Amazon, a key Walmart competitor in the U.S. and Flipkart’s key competitor in India would be targeted as this deal will pit Walmart and Amazon against each other in the Indian market, i.e., USA vs. the USA, which will help boost the online share in overall retail. Furthermore, with the acquiring of Flipkart, Walmart has a great opportunity to expand and gain access to wider Asian Markets especially when it has been looking to establish its foothold in India for the past 10 years but couldn’t due to strict FDI rules and had unsuccessful attempts in China and Japan. Even though Walmart operates 21 Best Price wholesale stores in India, it has no presence in the retail paving way for other retailers to dominate and grab the opportunity.
No space for local competition
With ultra-low prices, a $500 billion American giant, Walmart has the ability to completely wipe out online as well as offline sellers, both new and old. Afraid of the highly competitive pricing of products, sellers will find it extremely difficult to sell their own products. This kind of threat to brick and mortar stores will leave no space for local competition. Contrary to this, with such low prices, consumers will have access to even more variety, thereby giving them the freedom of making a choice. A wide range of inexpensive goods in categories like food and drink, personal hygiene products, small home and garden tools, office supplies, decorations, electronics, garden plants, toys, pet supplies, remaindered books etc, is sure to draw in customers looking for an array of goods.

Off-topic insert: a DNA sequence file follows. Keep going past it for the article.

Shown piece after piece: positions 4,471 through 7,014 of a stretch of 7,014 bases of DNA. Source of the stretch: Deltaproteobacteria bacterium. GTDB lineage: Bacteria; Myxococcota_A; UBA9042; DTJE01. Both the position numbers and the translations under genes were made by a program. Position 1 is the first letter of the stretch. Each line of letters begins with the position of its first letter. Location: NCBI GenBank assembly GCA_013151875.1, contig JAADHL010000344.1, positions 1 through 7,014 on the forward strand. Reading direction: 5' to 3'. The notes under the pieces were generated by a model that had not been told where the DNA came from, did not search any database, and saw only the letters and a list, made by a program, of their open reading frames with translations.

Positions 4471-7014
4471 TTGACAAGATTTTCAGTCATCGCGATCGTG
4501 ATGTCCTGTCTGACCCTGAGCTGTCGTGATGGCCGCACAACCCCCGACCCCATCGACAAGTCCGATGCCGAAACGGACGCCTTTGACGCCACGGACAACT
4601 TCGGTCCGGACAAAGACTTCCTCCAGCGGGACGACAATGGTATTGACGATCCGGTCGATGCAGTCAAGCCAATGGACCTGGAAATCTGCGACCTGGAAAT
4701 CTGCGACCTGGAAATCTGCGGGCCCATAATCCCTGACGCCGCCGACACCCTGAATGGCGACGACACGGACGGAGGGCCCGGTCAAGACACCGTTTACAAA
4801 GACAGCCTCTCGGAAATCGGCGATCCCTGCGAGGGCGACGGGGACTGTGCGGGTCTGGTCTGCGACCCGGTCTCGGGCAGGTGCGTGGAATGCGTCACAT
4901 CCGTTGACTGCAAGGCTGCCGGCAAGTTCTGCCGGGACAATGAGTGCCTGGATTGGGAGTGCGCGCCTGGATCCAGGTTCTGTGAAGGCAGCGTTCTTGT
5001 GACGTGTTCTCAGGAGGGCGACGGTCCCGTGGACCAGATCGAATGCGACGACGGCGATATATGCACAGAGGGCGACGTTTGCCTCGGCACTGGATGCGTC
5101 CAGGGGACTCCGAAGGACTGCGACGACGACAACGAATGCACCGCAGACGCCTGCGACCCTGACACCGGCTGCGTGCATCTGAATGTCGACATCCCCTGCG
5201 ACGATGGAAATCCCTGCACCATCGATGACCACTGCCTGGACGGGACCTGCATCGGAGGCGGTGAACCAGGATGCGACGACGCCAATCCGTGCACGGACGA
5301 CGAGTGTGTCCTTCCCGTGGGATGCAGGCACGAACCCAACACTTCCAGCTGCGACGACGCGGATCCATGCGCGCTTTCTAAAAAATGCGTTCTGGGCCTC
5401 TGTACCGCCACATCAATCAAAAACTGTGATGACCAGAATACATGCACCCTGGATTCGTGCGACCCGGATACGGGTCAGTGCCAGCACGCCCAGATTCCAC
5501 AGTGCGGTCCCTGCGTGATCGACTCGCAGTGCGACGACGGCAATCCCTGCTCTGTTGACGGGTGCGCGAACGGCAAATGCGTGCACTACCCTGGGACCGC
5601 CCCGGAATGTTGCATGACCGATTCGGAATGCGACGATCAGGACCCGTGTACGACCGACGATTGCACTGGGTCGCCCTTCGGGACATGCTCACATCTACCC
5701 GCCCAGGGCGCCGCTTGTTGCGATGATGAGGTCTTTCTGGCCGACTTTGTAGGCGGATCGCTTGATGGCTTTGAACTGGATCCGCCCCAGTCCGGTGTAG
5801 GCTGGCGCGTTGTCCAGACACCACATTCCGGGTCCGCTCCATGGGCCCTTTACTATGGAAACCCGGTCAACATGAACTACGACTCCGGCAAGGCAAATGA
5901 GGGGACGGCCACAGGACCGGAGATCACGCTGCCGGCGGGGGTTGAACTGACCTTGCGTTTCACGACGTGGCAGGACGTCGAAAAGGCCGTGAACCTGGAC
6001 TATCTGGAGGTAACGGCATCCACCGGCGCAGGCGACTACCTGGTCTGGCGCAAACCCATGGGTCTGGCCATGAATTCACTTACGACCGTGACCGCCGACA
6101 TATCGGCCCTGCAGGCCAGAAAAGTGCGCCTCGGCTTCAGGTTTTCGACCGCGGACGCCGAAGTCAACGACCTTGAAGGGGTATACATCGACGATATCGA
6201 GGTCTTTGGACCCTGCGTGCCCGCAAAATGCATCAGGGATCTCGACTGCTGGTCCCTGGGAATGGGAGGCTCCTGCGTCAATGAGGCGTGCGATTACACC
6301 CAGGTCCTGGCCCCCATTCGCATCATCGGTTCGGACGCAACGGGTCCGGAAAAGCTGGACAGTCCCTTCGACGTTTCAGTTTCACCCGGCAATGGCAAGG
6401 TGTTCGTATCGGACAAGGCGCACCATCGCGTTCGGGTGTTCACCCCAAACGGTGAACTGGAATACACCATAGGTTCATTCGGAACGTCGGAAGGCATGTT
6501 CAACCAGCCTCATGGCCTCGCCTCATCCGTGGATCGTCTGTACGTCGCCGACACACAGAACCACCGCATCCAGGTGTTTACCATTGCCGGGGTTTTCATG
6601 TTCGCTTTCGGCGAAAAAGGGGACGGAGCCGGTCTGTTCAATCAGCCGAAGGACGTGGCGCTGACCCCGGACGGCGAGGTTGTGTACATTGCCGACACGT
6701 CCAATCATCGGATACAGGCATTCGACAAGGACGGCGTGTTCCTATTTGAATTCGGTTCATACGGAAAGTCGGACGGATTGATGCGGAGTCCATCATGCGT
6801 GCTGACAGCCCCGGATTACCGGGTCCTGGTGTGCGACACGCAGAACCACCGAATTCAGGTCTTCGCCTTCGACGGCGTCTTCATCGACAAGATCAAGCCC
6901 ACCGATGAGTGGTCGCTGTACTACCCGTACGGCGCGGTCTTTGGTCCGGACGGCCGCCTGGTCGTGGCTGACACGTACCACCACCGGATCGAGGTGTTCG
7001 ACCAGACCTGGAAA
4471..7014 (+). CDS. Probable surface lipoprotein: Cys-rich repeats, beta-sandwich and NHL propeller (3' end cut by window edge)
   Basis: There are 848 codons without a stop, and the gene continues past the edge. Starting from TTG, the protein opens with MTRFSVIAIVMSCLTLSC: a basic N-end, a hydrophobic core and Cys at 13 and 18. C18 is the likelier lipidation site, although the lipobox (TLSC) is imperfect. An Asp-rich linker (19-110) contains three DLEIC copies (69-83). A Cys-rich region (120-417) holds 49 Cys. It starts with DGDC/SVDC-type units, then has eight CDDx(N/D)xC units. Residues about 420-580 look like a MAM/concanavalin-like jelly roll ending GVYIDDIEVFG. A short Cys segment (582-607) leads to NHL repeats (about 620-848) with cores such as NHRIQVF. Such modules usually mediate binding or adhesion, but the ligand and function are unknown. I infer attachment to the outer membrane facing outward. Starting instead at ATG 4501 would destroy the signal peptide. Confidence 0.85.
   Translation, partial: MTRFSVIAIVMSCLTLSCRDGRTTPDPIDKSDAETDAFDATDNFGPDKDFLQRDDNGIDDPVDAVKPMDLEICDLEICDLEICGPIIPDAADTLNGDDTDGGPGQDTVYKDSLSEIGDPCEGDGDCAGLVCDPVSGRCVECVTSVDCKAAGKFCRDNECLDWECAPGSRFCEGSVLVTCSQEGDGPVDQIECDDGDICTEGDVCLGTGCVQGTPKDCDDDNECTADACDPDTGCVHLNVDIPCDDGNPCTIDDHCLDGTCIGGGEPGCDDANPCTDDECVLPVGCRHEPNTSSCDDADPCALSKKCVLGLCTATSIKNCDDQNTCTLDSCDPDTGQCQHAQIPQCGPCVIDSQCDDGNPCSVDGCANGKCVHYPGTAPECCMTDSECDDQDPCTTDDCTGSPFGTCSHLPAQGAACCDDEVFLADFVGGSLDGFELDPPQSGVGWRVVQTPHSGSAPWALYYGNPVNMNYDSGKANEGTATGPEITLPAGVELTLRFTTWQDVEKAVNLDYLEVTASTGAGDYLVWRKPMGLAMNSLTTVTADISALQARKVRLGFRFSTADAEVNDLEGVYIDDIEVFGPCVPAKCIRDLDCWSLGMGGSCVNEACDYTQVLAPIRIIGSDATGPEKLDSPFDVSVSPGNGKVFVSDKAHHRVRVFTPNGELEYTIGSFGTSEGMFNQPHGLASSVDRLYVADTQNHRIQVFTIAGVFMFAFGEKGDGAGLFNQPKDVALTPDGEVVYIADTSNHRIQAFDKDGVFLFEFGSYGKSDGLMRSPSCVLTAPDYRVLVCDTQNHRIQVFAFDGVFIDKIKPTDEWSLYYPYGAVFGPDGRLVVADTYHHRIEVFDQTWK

“Make in India” campaign
There have been mixed reactions on whether this acquisition has done more good or bad to Prime Minister Narendra Modi’s ambitious Make in India campaign. Some say, that foreign direct investment (FDI) in multi-brand retail will destroy entrepreneurship. With Walmart being the world’s 7th largest importer of Chinese goods, it would start selling its cheap products in India as well, thereby killing the Make in India dream. While others believe that through direct procurement, increased export opportunities, and partnering with Kirana owners and members, Walmart would help in modernizing their retail practices, adopting digital payment technologies, ultimately giving a boost to the Make in India campaign.